IMC 2016: Sessions

Session 1710: Rethinking the Medieval Frontier, III: Frankish Frontiers, Internal, and External

Thursday 7 July 2016, 14.15-15.45

Organiser:Jonathan Jarrett, School of History, University of Leeds
Moderator/Chair:Alan V. Murray, Institute for Medieval Studies, University of Leeds
Paper 1710-aThe Idea of Aquitaine in the Early Middle Ages
(Language: English)
Arkady Hodge, Trinity College, University of Oxford
Arkady Hodge, Trinity College, University of Oxford
Arkady Hodge, Trinity College, University of Oxford
Index terms: Administration, Mentalities, Politics and Diplomacy
Paper 1710-bRewriting the Frontier in Carolingian and Ottonian Historiography
(Language: English)
Jakub Kabala, Department of History & Digital Studies, Davidson College, North Carolina
Jakub Kabala, Department of History & Digital Studies, Davidson College, North Carolina
Jakub Kabala, Department of History & Digital Studies, Davidson College, North Carolina
Index terms: Historiography - Medieval, Mentalities, Political Thought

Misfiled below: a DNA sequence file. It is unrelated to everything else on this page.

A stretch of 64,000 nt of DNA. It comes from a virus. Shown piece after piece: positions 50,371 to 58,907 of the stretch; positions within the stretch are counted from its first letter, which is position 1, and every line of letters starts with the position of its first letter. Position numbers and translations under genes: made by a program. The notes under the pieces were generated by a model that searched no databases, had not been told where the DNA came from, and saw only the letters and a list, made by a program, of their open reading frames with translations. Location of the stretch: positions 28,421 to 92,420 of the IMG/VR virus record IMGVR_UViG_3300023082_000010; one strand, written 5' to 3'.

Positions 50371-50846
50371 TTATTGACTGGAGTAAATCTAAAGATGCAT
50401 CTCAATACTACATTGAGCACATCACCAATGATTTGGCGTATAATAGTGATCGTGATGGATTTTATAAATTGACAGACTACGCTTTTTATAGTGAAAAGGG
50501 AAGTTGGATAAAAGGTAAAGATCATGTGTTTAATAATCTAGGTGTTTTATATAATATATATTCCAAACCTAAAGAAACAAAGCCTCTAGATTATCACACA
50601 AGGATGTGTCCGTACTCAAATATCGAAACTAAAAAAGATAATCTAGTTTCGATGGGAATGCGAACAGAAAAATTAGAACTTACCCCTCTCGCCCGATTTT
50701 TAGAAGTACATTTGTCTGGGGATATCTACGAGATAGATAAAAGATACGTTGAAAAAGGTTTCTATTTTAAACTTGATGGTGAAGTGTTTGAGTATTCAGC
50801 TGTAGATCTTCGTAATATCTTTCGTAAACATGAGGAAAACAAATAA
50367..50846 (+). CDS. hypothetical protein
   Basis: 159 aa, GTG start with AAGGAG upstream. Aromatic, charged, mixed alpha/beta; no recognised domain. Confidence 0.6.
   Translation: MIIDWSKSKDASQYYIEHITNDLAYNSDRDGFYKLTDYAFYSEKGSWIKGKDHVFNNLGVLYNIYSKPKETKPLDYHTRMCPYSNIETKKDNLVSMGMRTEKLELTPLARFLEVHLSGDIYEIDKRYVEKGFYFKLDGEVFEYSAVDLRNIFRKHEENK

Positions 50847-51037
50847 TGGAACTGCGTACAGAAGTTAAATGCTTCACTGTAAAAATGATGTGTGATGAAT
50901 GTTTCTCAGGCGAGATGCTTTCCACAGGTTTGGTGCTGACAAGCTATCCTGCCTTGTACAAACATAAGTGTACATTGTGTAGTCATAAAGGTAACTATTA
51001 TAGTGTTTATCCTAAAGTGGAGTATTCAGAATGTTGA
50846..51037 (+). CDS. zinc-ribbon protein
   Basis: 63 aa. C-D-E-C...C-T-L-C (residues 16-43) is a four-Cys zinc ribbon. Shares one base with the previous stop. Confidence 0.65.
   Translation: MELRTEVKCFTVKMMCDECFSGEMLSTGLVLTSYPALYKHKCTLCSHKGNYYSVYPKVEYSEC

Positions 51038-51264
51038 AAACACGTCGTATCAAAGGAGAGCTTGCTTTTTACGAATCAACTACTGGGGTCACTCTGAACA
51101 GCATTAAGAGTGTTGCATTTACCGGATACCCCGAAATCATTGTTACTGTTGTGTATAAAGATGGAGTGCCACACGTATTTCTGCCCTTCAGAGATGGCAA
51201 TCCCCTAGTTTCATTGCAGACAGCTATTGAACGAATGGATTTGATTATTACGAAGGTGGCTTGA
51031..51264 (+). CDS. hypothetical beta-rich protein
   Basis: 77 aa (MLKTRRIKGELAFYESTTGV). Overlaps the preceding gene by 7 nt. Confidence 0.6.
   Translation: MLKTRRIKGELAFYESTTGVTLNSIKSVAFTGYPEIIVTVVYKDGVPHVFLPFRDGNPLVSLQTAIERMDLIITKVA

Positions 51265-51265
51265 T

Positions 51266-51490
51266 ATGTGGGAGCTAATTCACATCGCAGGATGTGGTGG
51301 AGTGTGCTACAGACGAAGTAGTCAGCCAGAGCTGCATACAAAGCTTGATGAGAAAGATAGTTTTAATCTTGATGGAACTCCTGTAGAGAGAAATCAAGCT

Paper 1710-cBuilding Political Power on Feudal Frontiers: The Case of Landric of Nevers
(Language: English)
Niall Ó Súilleabháin, Department of History, Trinity College Dublin
Niall Ó Súilleabháin, Department of History, Trinity College Dublin
Niall Ó Súilleabháin, Department of History, Trinity College Dublin
Index terms: Local History, Politics and Diplomacy, Social History
Abstract

The early medieval empires of the Franks faced as much opposition and disquiet from within as from beyond their territories. This session compares the way three different areas of this variegated set of polities were defined, both by their inhabitants and opponents, and whether their historiographical interpretation as frontier zones holds good. Hodge looks at Aquitaine under Merovingians and Carolingians and Kabala examines the Carolingians’ and Ottonians’ shifting understanding of their own eastern borders, while O’Suilleabhain focuses on the French county of Nevers during its phase of greatest autonomy.